My name is Ethan B. I am a freshmen this year at LTHS. I have lived in Texas all my life but my heart lies all around the globe in places I haven’t visited, with people I have yet to meet, and with food I have yet to eat. I would love to learn another language but haven’t mastered any. I am a gardener, beekeeper, and musician. I love meeting new people and spreading smiles by planting sunflowers in public areas.
Chapter ten was about the new hobby spreading around the world like wild fire. Geocaching. The GPS centered game taps “into something primal…[the] neglected part of our hunter-gatherer hindbrain that needs to look for elusive things and rarely gets the chance to in a modern world…” (189). The idea of geocaching was formed in May of 2000 when a single cache was hidden and the coordinates were posted on a site for GPS users. More and more people took to the woods to hide caches and “On March 8, 2010, the geocache count on it’s website hit one million.” (191)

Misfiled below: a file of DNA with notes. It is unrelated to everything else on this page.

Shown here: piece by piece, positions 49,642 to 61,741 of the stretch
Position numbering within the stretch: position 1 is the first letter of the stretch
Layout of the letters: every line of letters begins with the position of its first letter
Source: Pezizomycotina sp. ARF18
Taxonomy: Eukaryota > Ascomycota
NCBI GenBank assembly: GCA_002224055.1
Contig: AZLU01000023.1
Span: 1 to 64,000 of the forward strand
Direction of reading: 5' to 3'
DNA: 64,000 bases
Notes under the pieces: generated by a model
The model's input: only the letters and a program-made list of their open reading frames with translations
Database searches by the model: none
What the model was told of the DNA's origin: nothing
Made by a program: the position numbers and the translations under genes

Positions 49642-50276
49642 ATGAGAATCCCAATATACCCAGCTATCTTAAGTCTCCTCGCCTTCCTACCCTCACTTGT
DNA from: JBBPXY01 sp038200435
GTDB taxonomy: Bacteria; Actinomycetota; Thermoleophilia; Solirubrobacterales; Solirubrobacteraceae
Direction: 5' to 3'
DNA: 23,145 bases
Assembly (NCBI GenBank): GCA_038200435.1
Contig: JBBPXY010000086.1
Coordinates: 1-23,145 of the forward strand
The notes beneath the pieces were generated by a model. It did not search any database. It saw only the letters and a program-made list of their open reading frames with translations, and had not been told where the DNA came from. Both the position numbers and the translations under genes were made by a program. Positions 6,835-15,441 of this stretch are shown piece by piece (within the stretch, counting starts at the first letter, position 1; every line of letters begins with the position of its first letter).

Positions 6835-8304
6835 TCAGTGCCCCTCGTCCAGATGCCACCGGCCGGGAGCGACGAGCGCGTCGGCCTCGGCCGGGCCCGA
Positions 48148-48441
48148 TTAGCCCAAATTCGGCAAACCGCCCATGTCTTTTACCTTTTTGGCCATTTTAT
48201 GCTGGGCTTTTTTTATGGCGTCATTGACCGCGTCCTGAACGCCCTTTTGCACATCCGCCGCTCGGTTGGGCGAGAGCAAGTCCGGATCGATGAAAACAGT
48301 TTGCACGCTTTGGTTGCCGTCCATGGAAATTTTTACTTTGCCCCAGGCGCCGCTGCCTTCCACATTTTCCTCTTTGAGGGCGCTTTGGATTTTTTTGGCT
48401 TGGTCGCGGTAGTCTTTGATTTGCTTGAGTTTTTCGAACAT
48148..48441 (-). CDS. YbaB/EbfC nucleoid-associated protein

I think that this chapter was well written. I went from not knowing what a Geocache was, to knowing all about the hobby. I was caught of guard when I downloaded the Geocache app and discovered that there are fourteen caches within biking distance of my house. This hobby really is catching on! I found it interesting at first that full grown adults dedicated hours to finding trinkets in boxes but when I read the line from the book (in quotations above) about the game appealing to the hunter-gatherer sense that we all have, everything made sense. I am tempted to go searching for these nearby caches I spoke of earlier to see if you do get a sense of accomplishment by signing your name on a notecard you might have walked by one hundred times without noticing.